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50,000 'most at risk' children receive measles vaccination

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More than 50,000 children in England who may have missed out on the measles vaccination because of fears surrounding the jab have now been vaccinated, health officials said.

Public Health England (PHE) said that 56,000 10 to 16-year-olds who were not vaccinated when they were young - at the height of the scare - have now received the first dose of the MMR immunisation.

Some parents did not allow their children to have the vaccine due to an unfounded link between the jab and autism during the 1990s.

Experts said that the 10 to 16 age group were at “most risk” of contracting the virus due to the fall in coverage of MMR - which protects against measles, mumps and rubella - that occurred when the discredited concerns were published.

While there has been much progress in getting more children vaccinated, PHE said that an additional 120,000 children in this age group needed to be vaccinated to ensure that 95% of children were covered.

Cases of measles in England are at their highest recorded levels since 1994, a spokeswoman said.

From January to May there were 1,168 confirmed cases of the virus compared with 712 for the same period in 2012.

There is a national catch-up vaccination campaign aimed at curbing a rise in measles cases in England.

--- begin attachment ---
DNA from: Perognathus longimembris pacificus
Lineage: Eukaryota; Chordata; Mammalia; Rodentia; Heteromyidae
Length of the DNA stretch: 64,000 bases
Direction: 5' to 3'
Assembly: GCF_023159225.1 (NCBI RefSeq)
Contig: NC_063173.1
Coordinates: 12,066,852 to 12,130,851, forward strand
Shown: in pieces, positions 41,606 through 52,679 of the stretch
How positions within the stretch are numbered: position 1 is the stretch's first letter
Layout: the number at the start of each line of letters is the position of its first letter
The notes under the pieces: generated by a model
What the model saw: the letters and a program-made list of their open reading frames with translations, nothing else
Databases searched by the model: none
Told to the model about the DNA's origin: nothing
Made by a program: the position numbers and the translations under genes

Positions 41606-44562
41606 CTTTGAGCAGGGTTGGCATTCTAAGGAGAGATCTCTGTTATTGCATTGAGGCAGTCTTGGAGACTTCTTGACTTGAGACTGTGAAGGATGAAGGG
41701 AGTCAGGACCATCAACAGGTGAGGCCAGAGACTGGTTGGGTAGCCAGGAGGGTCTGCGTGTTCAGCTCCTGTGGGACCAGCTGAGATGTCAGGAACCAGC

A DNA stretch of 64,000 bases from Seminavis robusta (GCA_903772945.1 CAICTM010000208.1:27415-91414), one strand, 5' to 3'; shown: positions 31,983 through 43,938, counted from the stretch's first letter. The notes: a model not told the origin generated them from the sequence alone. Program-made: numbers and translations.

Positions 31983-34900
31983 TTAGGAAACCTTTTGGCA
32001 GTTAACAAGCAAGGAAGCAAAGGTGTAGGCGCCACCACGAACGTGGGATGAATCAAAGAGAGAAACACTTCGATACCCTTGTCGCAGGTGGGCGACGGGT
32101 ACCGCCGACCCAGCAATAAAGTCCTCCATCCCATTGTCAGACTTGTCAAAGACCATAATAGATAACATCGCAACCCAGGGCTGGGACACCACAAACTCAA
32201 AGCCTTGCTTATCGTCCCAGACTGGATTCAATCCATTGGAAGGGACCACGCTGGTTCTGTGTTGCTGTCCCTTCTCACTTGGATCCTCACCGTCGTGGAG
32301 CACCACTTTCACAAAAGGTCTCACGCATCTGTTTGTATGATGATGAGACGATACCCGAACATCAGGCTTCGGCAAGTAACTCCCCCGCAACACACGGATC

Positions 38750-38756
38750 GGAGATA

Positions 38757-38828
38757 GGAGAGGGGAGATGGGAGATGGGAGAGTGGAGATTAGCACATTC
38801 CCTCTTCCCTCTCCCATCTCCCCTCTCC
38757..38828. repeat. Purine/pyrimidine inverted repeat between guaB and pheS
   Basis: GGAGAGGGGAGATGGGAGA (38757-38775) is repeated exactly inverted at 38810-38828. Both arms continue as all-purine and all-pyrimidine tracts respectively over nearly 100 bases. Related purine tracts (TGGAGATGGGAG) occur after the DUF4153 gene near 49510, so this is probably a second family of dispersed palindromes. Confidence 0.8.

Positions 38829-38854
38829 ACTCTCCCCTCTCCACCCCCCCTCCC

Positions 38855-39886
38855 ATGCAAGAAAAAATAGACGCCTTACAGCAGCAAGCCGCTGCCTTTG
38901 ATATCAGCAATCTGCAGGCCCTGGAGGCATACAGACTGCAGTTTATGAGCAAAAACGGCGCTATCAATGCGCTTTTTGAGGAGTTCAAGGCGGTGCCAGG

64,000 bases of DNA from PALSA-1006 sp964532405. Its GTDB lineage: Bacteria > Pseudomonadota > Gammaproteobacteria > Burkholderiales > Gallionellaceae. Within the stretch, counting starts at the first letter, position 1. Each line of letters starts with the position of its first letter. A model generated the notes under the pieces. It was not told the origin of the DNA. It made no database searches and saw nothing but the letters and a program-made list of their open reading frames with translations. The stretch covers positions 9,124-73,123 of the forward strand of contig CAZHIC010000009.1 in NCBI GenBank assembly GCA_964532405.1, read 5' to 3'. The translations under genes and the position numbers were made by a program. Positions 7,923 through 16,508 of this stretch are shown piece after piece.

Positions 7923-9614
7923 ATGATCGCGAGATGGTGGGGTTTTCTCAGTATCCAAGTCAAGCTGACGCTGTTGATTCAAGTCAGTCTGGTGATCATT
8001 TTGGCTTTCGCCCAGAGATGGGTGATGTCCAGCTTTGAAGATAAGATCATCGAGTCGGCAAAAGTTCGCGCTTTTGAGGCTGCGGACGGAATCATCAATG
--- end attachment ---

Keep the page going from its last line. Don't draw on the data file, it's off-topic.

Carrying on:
“Measles is a highly infectious and unpleasant disease that can lead to very serious complications,” said PHE’s head of immunisation Dr Mary Ramsay.

“Children who have not had the MMR vaccine are at high risk of catching the disease.

“Thanks to the hard work of local health teams we are making good progress towards the 95% target, but there still remains a large number of 10 to 16-year-olds, together with many younger children and adults who are under-vaccinated.

“The programme will continue until we reach as many children as possible in the age groups most affected.

“If your child has not had the MMR vaccine, the upcoming summer holidays is a good time to contact your GP to get them vaccinated.”

Professor David Salisbury, director of immunisation at the Department of Health, added: “The best way to beat measles is to protect people before measles catches them.

“It’s encouraging that GPs have taken up the challenge wholeheartedly but we now need to make sure that all children at risk are vaccinated.

“The best thing that parents can do, if their children have not had two doses of MMR, is to make an appointment with the GP now.”


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